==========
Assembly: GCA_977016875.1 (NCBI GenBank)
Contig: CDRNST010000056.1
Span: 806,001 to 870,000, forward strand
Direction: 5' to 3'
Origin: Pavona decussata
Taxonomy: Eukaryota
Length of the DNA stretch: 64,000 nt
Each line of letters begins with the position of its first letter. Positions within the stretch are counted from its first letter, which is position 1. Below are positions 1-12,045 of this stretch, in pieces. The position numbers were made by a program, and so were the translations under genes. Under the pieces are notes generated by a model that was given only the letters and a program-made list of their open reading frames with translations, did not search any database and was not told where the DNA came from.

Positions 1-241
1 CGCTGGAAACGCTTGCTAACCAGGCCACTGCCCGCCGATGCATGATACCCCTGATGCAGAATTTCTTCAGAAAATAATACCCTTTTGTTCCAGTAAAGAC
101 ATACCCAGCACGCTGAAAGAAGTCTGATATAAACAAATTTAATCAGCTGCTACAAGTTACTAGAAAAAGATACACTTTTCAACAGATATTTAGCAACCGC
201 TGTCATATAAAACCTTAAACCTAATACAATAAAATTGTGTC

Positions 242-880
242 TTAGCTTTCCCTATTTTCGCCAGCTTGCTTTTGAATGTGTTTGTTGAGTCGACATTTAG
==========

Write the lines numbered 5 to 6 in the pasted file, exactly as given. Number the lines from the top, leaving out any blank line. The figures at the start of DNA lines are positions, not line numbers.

Origin: Pavona decussata
Taxonomy: Eukaryota